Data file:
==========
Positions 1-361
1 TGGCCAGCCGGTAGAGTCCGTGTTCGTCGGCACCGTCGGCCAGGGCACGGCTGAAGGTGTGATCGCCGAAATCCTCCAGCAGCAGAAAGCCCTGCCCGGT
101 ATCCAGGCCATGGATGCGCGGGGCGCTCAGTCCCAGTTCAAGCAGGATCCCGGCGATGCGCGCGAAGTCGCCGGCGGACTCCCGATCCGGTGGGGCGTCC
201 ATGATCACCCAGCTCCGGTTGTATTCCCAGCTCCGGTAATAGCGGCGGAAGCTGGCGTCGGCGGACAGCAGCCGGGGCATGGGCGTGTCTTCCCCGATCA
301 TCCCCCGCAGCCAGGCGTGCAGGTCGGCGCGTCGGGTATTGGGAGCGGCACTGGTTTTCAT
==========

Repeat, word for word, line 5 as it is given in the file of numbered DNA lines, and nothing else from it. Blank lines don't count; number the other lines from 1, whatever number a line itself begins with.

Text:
301 TCCCCCGCAGCCAGGCGTGCAGGTCGGCGCGTCGGGTATTGGGAGCGGCACTGGTTTTCAT